‘Session of Sprawl’ - A series of bills were introduced (and passed) this session that make it easier to pave Florida’s natural landscapes with reckless development while limiting citizen’s ability to intervene and gutting home rule. The worst offender of many bills in this category is SB540 Local Government Comprehensive Plans which makes it all but impossible to challenge poorly planned development and sprawl, and may endanger the multi-billion dollar effort to restore America’s Everglades. 

HB1191 - Use of Phosphogypsum - Florida’s water quality issues are widely acknowledged, with ongoing efforts to address the most pervasive forms of nutrient pollution that can trigger harmful algal blooms with ecosystem and economy-wide impacts. Given the current efforts to remediate stormwater runoff and pollution, a bill that would allow for the use of phosphogypsum, the radioactive byproduct of fertilizer, to be used in a ‘demonstration study’ in road construction is counterproductive to any and all efforts to clean up Florida’s waterways. This devastating bill countered little resistance with the supermajority and passed. Surfrider will continue to monitor the implementation of this bill and vehemently opposes the use of radioactive waste in road construction, and ultimately in our local communities and waterways. 


Public Funds for Coastal Armoring Slated to Extend into Next Year - A funding program enacted under SB4-A, the hurricane recovery bill passed by the legislature during the 2022 special session, the Hurricane Restoration Reimbursement Grant Program provides funds to homeowners for activities to remedy coastal erosion from Hurricanes Ian and Nicole. Reimbursable activities include sand placement and temporary and coastal armoring. While this unprecedented program was set to expire on June 30, 2023, the proposed budget would extend this program for the next fiscal year. Surfrider opposes this egregious misuse of public funds and its harrowing implications for our beaches, and urged the Governor to veto the expansion of this program in the FY23-24 budget.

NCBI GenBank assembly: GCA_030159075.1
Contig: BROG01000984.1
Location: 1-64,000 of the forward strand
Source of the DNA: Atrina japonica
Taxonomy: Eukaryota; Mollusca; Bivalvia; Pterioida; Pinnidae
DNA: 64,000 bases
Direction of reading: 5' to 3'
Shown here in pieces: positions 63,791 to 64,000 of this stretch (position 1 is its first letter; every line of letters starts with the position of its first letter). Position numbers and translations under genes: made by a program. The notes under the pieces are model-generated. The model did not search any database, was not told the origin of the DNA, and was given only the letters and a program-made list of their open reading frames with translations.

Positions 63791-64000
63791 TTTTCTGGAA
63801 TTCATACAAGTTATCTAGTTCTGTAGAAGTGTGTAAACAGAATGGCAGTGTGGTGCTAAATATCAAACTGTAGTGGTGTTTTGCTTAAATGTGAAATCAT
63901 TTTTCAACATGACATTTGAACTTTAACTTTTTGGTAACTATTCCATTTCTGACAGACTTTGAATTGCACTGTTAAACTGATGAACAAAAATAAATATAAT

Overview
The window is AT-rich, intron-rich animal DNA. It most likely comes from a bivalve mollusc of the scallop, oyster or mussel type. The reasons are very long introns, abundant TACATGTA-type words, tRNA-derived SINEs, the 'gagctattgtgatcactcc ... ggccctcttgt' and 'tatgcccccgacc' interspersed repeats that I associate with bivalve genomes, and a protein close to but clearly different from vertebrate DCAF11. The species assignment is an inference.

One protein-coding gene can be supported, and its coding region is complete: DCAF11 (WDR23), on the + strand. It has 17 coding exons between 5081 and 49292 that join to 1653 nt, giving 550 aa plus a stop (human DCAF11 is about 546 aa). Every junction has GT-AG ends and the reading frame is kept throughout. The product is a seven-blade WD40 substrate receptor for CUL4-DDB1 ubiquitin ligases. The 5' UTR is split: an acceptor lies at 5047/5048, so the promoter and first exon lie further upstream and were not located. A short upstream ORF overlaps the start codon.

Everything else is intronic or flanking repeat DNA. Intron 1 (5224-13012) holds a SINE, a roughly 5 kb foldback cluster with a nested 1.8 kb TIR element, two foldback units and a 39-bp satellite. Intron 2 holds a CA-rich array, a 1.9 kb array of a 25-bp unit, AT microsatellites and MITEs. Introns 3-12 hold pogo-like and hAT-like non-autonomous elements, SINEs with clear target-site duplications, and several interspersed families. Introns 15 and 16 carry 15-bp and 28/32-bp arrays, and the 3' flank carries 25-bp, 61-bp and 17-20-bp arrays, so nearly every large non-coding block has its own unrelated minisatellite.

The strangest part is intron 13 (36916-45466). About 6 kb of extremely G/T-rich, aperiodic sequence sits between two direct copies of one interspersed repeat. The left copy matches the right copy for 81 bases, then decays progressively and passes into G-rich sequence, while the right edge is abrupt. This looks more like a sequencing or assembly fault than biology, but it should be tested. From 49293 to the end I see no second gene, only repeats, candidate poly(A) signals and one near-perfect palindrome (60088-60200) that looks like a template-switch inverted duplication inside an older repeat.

Local Fertilizer Ordinance Prohibition Proposed - Surfrider’s chapter network in Florida has led and supported many of the more than 100 municipalities and counties that have restrictions on fertilizer application and use as a cost-effective water pollution control measure. At the 11th hour of the budget process, a provision was included in the implementing budget bill that would prohibit local governments from amending or adopting new fertilizer ordinances for the next fiscal year. While it would not affect ordinances adopted by June 30, 2023, it effectively hamstrings local governments from protecting their respective waterways. Surfrider has urged the Governor to veto the appropriation in the budget linked to this language, and continues to support local government efforts to ensure clean water. 

While the ultimate outcome of the legislative session is always a mixed bag, Surfrider’s network has been working diligently to establish the voice of Florida’s ocean, waves and beaches in Tallahassee after a hiatus during the pandemic. Staff and volunteers participated in over 50+ meetings with state legislators and their staff over the course of the legislative session, testified during county delegation meetings, participated in action alerts and legislative briefings, made countless phone calls and more than 30 advocates made the trek to the Capitol to advocate for Florida’s beaches and waterways for Florida Healthy Beaches Day. Surfrider is forging bipartisan support in Tallahassee for clean water, coastal resilience, and plastic pollution reduction and plans to build on this momentum moving into the 2024 session.